A COMMUNITY project helping men escape poverty by providing them with clean suits for job interviews has launched an urgent plea for assistance after admitting it was likely they would be given notice to leave their current home by the end of March.
Duddingston-based Grassroots Clothing was set up in 2015 to ensure those out of work were dressed to impress employers during interviews, allowing them to secure roles as bank clerks, tour guides and council workers.
But the project – which recently received its formalised charity designation – is now under threat after learning their lease was “unlikely” to be renewed.
Founder Archie Lowe began the organisation with colleague Joanna Foottit out of a cupboard at his old office while the pair were working as employment advisors, but it has since grown to become a vital service for those looking to get back into work.
However, they are now preparing for the possibility of putting the project on ice after the organisation that allows them to be based at Duddingston Yards announced it was to pull out of Edinburgh.
And Archie, 54, said he is keen to see the project continue, despite their potentially impending departure from their current home, citing the “huge need” in the current Capital jobs climate.
He said: “We noticed that there were so many of these organisations doing some great work to promote employability, to give people who had been out of work employment skills, but then they were turning up for interviews in football shirts and trackies.
“It wasn’t making the best first impression on potential employers.”
“But the people who came to us to get into work didn’t have the money to be going out and spending on a suit, a shirt, shoes, the full works, we found a way to give them that boost.”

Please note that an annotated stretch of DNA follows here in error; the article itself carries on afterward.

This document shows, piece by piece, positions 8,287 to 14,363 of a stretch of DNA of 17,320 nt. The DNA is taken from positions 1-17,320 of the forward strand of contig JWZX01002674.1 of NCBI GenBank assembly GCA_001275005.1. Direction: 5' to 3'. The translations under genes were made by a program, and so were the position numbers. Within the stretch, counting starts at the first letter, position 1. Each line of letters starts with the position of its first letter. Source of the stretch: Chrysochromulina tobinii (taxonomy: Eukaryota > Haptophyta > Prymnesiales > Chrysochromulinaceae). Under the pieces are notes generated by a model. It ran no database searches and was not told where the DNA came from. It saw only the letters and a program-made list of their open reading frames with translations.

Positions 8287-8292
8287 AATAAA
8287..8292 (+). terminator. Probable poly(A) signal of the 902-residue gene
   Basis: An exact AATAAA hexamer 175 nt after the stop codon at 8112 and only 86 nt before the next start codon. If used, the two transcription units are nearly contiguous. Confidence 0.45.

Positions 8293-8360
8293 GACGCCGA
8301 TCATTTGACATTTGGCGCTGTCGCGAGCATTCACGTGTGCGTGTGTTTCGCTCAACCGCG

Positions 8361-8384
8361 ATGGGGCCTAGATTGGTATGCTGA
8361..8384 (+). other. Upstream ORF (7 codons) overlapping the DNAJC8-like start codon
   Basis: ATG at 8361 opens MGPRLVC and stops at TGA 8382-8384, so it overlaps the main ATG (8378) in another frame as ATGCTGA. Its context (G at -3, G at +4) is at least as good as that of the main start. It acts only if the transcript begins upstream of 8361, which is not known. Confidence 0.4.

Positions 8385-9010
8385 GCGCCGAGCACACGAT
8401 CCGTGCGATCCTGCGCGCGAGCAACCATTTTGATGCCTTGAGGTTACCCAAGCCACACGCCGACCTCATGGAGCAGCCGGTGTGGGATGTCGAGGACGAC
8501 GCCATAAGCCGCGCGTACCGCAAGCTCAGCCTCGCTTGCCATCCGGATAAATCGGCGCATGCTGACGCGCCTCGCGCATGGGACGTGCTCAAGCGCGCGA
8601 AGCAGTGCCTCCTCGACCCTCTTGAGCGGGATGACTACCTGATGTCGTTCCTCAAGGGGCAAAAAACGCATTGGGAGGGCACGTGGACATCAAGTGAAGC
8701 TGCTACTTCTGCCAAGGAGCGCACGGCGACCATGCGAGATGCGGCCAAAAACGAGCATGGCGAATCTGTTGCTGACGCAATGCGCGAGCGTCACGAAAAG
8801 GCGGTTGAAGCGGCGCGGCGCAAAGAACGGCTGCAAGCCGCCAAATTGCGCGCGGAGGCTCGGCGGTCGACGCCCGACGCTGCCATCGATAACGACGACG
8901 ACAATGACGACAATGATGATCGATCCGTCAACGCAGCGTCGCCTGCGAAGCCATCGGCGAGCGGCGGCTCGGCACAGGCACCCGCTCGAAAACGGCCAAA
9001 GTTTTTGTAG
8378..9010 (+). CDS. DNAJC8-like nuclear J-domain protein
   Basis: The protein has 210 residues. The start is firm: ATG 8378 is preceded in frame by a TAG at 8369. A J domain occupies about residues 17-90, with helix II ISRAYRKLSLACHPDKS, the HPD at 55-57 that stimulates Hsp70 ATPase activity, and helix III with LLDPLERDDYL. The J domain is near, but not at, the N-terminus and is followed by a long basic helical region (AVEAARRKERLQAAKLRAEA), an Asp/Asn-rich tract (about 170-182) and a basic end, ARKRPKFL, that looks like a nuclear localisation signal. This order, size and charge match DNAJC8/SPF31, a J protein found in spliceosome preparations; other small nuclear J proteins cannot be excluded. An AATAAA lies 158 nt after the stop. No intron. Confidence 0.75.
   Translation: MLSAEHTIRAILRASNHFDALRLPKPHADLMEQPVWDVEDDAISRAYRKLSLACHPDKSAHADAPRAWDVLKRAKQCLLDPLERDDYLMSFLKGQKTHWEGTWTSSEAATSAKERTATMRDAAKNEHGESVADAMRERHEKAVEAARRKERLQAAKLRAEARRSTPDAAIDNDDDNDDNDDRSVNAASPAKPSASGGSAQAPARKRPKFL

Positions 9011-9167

He added: “The one thing everybody says is that it immediately improves their self-esteem, they feel like a new person and suddenly you are looking at someone who has this new confidence, they can go into that interview without worrying about the first impression they are making.”
In 2017, the charity were unable to take up a full donation of more than 3,000 suits from RBS due to insufficient storage space and ended up having to pass some of the brand new stock on to fellow charities. Archie admitted the charity had “been here before” after their nomadic existence forced them to move to Duddingston Yards from Castlebrae Business Park less than a year ago. But he conceded a lack of available units for charitable organisations could force him to put their ever-expanding wardrobe into storage until a new location is found.
He said: “We haven’t had the official word yet, but realistically, we have to prepare for every eventuality.”
“We are trying to put a plan A, B and C in place because it could be that we are here one day and gone the next.
“Even if someone was able to offer some kind of storage space for a few months until we can get something sorted out, it wouldn’t be exactly what we wanted, but it would allow us to maybe get a more permanent solution put in place.”